Once the “new” horn was in place and hooked up, dad put the battery cable back on. I leaned in the passenger door and touched the horn ring. The new horn began to emit a mix of squawk, quack, and wail which didn’t stop when I jerked my hand away from the horn ring. After what could not have been more than one second, there was a giant puff of smoke, a loud frying sound, and the horn stopped making noise. All of this right in front of my completely stunned father and me. I scooted fast round to the battery and yanked the cable off, but I might as well have taken my time and stopped for a coffee on the way. The entire engine wiring harness was charcoal, burned beyond recognition in two or three seconds that went by in super slo-mo.

We stared at the smoke still curling up from the ruined wiring, and stared at each other, and stared back at the wiring, and back at each other. Obviously, the horn wasn’t as good as I’d assumed based on my quickie bench test. I started apologising, but he waved it away and said “Dan, I think if you’d done something damn-fool, we’d both know it.” It was just one of those things.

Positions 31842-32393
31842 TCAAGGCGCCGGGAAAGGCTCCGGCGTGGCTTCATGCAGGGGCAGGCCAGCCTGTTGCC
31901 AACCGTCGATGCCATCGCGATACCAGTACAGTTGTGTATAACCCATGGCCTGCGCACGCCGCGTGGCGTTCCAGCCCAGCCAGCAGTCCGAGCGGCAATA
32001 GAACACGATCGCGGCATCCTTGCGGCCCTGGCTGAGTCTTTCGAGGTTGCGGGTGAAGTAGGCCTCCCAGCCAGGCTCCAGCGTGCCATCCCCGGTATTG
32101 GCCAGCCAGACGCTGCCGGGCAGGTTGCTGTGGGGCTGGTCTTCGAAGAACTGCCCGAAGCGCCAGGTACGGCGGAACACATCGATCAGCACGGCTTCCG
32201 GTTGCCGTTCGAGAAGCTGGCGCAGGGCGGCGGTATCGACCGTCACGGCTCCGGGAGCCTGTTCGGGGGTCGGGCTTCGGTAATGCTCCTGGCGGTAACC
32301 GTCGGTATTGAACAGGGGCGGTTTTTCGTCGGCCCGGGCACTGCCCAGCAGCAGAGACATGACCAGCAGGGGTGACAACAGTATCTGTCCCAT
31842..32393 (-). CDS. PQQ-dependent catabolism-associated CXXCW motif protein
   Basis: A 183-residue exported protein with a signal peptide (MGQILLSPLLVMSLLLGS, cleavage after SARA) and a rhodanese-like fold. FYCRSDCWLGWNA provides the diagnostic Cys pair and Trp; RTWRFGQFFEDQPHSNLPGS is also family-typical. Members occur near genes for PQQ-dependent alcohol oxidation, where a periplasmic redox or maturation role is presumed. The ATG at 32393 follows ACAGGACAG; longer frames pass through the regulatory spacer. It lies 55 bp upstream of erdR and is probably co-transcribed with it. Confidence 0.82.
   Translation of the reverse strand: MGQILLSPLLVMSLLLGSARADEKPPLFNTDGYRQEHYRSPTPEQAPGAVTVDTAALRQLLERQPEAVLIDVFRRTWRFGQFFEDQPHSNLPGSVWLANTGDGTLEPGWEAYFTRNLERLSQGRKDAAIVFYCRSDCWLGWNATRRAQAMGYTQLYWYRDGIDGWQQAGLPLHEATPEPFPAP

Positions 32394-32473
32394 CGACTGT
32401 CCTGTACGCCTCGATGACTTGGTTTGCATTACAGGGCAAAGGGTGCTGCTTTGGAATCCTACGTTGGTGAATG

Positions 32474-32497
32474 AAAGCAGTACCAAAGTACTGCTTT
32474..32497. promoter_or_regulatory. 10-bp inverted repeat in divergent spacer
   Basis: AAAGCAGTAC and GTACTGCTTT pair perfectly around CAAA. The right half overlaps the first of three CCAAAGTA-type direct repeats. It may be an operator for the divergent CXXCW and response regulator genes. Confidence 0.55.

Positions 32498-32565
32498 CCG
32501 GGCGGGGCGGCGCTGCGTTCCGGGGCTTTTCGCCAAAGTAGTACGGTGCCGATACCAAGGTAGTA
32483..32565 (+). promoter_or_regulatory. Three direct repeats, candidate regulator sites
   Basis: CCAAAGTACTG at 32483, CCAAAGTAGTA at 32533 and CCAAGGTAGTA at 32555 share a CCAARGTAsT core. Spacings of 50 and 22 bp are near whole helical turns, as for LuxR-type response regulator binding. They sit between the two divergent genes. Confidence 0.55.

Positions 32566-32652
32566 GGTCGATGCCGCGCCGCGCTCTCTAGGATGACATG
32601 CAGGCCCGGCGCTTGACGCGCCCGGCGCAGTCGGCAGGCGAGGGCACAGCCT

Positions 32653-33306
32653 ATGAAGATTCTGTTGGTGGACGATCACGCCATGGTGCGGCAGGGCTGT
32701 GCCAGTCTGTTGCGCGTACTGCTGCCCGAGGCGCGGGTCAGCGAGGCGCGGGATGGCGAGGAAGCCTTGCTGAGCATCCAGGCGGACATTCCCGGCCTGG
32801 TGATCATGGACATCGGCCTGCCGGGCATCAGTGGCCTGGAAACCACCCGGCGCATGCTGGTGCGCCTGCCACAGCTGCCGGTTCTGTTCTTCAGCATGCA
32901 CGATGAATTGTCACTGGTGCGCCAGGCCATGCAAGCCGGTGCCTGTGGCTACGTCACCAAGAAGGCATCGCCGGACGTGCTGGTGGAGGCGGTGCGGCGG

But fault or none, we were still faced with a garage monument where dad’s transport had been a moment before. The next day on my lunch period I drove my Valiant down to Santa Fe Boulevard where there was a little-known wrecking yard. It’s long gone now, but it was set back from the road and sunk down to a level well below it. I knew there was a ’62 Valiant there (it contained one of four or five aluminum 225s around the Denver area that I kept meaning to go get and never did). The yard was fully staffed with scary dogs and even scarier goons. I asked about the ’62 Valiant and one of the goons chewed on his wodge of tobacco and said “I donno, twenny bucks for however much wiring you want out of it”. Working quickly and carefully, I removed the engine wiring harness and a goodly portion of the dash harness, paid my $20, and gave the dogs wide berth on my way back to my Valiant.

I made it back to school in time for my next class, and that afternoon I stopped at a coin-op car wash, hung the engine harness on the wall by the floor mat clips, and powerwashed the grime off. It was in basically perfect condition; score!

That night, dad and I put in the “new” harness. It didn’t take but about half an hour, working carefully; there aren’t many wires on a ’62 compared to later cars, but they’re all important. The only wire we didn’t connect was the one to the now-absent low-note horn. That harness is still in the Lancer, but now it contains some main circuit protection.